Ecological Economics

Written by Richard B. Primack

It is assumed that the costs and benefits of free exchange are accepted and borne by the participants in the transaction.  In some cases, however, associated costs or benefits befall individuals not directly involved in the exchange.  These hidden costs or benefits are known as externalities.  An important and frequently overlooked externality is the environmental damage that occurs as a consequence of human economic activity, such as the dumping of industrial sewage into a river as a by-product of manufacturing.  Where externalities exist, the market fails to benefit as a whole.  Market failure occurs when resources are misallocated, which allows a few individuals or businesses to benefit at the expense of a larger society.  As a result, the society as a whole becomes lessprosperous from certain economic activities, not more prosperous.  Ecological economics takes into account all costs in transactions.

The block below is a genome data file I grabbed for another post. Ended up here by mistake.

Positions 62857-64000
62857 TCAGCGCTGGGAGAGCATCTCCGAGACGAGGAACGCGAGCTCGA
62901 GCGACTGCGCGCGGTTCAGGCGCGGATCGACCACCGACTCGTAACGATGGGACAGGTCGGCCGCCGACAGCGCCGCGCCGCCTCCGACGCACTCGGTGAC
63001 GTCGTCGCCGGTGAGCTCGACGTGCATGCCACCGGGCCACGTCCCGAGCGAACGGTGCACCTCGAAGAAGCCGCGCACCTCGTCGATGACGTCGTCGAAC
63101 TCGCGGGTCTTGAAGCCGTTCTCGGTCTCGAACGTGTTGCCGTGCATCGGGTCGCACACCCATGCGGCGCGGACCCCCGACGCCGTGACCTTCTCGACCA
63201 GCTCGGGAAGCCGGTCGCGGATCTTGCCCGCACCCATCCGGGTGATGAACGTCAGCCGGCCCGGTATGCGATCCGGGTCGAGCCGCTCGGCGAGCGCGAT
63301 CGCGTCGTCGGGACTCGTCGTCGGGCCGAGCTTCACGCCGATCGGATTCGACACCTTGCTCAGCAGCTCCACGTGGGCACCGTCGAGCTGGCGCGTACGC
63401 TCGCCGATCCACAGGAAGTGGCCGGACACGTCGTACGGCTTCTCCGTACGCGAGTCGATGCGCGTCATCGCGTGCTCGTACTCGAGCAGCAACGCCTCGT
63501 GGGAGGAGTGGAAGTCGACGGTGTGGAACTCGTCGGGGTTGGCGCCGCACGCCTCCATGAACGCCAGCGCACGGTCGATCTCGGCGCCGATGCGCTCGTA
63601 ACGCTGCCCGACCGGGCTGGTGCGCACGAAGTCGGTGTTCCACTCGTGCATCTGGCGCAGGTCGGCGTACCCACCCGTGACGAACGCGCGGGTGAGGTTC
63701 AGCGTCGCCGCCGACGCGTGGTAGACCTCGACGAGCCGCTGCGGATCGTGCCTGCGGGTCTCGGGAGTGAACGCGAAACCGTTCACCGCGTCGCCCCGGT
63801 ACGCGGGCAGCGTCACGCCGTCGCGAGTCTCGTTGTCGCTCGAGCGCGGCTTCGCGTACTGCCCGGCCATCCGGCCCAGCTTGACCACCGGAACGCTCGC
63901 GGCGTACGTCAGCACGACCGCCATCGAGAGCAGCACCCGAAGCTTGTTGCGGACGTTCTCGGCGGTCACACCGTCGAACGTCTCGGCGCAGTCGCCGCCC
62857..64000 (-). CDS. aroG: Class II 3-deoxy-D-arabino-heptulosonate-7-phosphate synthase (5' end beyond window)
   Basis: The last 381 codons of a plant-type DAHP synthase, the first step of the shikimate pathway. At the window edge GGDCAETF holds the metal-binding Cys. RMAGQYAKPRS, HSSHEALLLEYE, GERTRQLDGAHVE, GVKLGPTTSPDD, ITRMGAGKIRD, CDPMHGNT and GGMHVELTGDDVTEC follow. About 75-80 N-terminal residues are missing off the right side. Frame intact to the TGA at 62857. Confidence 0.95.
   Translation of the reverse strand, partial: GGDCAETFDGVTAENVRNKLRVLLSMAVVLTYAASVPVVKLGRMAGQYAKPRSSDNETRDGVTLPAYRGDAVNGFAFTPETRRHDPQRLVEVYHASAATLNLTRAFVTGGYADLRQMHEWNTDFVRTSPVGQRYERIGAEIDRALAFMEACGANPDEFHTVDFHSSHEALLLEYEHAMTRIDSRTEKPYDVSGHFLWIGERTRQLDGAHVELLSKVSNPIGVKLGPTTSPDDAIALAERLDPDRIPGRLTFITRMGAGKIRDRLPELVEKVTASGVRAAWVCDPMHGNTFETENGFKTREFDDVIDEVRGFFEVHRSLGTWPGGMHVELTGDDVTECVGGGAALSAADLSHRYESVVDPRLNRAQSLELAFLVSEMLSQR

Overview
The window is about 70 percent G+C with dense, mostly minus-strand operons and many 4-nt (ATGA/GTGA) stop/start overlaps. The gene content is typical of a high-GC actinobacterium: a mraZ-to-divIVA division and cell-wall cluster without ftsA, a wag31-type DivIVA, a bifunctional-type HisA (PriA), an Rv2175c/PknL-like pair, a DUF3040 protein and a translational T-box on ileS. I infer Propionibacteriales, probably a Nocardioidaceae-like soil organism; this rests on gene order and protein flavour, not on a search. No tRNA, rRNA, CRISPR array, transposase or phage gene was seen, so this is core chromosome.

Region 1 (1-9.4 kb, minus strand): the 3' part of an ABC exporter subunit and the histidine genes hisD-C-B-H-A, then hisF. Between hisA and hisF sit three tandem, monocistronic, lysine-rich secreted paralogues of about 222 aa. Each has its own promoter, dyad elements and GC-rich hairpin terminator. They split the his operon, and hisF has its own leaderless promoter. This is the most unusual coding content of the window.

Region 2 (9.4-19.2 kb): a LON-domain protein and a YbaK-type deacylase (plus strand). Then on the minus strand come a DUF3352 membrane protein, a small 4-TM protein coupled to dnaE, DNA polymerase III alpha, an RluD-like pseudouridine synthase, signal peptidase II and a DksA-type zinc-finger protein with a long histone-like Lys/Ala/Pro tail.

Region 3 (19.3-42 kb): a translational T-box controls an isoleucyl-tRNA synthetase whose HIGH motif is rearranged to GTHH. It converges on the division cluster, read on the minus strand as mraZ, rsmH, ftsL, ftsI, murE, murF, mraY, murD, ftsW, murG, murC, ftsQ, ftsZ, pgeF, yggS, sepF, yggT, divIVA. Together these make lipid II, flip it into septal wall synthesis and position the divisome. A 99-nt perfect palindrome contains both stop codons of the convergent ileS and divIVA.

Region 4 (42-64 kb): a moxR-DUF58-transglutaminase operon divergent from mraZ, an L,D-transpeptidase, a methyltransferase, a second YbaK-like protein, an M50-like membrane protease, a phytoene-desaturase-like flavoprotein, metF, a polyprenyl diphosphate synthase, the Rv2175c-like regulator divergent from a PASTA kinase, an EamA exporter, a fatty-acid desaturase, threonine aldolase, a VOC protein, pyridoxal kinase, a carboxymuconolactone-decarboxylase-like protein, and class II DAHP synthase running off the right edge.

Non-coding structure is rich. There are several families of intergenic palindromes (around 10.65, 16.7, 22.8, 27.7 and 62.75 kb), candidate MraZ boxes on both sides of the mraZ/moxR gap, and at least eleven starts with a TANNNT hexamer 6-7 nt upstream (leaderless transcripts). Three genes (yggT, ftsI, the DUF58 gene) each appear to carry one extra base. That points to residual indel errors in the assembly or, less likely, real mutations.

Richard Primack, A Primer of Conservation Biology, pp.36-37.

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